The body has its seasons

It’s  that  time  of  the  year.  As  the  leaves  turn  to  browns  and  yellows,  the  air  gets  a  different  feel  to  it.  Duvets  are taken out of the cupboard and the sheepskin slippers find cold feet to warm. Autumn has set in. Winter  is around the corner.

This  is  the  time  of  year  when  nature  discards  old  leaves,  making  way  for  the  new,  weather  patterns  change, allowing nature to stay in balance. After a summer of vigorous growth and bearing fruit, winter must follow to slow down energies and to re-group for the coming season.

In a similar way, the human body, being part of nature, goes through the same process. Days become shorter with less sunlight to sustain our cells. The need for warmer food and drinks take us indoors. Early nights follow as we need  more  sleep  going  through  autumn  and  winter.  The  body  will  also  discard  accumulated  toxicity  from  over-indulgence in summer, preparing itself to stay lean and strong through the colder months, via mucous discharges, fevers, colds and flu’s.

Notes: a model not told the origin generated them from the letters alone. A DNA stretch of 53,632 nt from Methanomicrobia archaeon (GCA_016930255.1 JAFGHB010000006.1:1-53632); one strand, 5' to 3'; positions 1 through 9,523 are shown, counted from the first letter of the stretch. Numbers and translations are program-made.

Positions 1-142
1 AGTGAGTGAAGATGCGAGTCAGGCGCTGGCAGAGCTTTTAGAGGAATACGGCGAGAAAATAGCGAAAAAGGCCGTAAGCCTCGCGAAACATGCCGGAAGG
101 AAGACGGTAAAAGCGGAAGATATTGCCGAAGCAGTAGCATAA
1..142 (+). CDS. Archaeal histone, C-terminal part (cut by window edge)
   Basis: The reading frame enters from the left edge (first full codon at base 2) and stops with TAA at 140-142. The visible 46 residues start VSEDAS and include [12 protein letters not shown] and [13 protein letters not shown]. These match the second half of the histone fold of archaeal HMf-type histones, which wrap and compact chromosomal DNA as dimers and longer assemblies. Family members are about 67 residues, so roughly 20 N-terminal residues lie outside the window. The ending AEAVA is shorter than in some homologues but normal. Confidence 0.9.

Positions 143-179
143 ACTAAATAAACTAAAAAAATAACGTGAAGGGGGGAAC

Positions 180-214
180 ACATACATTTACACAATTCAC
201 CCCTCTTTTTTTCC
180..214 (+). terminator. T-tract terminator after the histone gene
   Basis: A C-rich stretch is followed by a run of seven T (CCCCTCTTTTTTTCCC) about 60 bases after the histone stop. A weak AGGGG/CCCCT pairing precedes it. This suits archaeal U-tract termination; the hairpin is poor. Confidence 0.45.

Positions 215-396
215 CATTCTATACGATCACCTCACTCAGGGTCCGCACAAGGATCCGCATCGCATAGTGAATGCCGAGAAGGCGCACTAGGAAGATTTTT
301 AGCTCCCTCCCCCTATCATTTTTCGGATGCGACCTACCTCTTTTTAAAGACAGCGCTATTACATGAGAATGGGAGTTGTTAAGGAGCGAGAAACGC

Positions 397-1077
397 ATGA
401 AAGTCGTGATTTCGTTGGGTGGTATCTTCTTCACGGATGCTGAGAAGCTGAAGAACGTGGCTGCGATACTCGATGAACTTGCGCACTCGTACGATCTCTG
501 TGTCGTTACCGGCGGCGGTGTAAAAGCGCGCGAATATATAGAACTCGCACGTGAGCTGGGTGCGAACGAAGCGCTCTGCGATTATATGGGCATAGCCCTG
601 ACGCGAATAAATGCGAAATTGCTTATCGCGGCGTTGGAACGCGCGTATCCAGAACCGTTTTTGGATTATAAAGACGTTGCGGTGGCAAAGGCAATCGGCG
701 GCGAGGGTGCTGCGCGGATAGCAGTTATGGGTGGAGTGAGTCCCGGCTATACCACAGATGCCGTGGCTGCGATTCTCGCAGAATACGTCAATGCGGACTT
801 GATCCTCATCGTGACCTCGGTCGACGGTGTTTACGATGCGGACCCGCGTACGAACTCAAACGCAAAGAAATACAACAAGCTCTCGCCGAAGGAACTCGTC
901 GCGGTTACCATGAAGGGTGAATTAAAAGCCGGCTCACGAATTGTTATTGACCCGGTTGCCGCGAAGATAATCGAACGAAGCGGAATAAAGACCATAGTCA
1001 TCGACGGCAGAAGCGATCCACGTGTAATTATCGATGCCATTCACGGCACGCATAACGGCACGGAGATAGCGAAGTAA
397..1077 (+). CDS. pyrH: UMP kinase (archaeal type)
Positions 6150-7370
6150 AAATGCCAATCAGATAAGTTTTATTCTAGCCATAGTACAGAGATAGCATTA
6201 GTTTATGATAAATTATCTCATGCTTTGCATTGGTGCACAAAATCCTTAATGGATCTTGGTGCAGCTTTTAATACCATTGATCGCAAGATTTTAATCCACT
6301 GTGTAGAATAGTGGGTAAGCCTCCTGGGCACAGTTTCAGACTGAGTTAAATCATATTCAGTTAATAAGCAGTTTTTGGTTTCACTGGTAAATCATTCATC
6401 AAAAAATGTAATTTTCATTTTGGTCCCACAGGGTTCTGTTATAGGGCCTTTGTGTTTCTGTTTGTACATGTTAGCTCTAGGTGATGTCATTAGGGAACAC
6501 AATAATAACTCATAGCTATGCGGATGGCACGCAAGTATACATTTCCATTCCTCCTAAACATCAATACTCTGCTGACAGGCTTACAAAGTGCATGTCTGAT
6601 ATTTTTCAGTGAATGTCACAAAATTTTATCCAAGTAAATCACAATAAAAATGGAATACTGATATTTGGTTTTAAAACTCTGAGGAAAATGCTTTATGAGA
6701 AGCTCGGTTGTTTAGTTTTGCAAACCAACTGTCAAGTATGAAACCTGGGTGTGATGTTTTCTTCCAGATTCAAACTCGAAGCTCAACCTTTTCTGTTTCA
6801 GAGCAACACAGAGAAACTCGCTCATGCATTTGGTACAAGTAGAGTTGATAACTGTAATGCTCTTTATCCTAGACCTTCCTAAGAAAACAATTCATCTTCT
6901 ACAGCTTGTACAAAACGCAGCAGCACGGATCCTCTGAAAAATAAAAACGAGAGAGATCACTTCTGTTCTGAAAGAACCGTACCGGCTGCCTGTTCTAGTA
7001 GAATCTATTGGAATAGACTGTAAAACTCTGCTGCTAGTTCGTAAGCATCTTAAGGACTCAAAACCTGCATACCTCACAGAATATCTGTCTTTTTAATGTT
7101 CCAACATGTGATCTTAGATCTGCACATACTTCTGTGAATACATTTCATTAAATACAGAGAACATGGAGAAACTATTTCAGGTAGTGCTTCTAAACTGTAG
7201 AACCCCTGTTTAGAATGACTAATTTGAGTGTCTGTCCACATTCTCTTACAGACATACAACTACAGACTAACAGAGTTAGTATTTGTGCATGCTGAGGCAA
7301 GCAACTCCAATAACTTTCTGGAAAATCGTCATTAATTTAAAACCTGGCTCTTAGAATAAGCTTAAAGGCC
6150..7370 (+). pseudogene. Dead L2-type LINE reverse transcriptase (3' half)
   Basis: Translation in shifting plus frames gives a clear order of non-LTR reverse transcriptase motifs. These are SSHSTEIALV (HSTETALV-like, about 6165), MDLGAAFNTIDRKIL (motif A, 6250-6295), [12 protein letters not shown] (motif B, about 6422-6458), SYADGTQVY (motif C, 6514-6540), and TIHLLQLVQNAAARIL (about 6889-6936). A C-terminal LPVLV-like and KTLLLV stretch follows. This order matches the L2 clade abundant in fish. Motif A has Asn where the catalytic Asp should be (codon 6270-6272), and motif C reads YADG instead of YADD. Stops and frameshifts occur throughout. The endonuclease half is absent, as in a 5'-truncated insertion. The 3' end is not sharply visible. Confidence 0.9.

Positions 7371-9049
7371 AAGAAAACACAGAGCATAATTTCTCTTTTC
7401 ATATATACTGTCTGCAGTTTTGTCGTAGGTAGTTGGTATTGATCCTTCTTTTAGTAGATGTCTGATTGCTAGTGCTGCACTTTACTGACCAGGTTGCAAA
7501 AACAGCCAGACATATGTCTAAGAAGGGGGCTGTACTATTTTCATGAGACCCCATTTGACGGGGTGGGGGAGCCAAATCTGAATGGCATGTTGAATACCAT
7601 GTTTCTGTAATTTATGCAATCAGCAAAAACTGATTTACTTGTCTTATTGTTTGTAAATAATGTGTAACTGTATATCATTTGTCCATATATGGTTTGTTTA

What  a  pity  that  we  have  forgotten  how  to  respond  to  our  internal  clock  by  slowing  down,  keeping  warm  and allowing  our  bodies  to  come  to  peace. Instead  of  having  a  quiet evening  with music  or  books,  we  opt  for  endless television viewing. Home entertainment has become so sophisticated in reproducing sound and colour, it is almost impossible to shut down the noise in the house. Go outside on a winter’s night and hear the silence being kept by birds  and  other  animals.  They  flow  with  the  seasons  in  a  way  which  makes  them  one  with  nature.  Man  and  his demands  of  a  never-ending  noisy  environment  is  everything  which  goes  against  the  grain.  Mall  activities  boom  in winter.  As  people  group  together,  they  increase  their  chances  of  becoming  ill.  No  wonder  the  incidence  of  upper respiratory illnesses increase at an alarming rate through winter.

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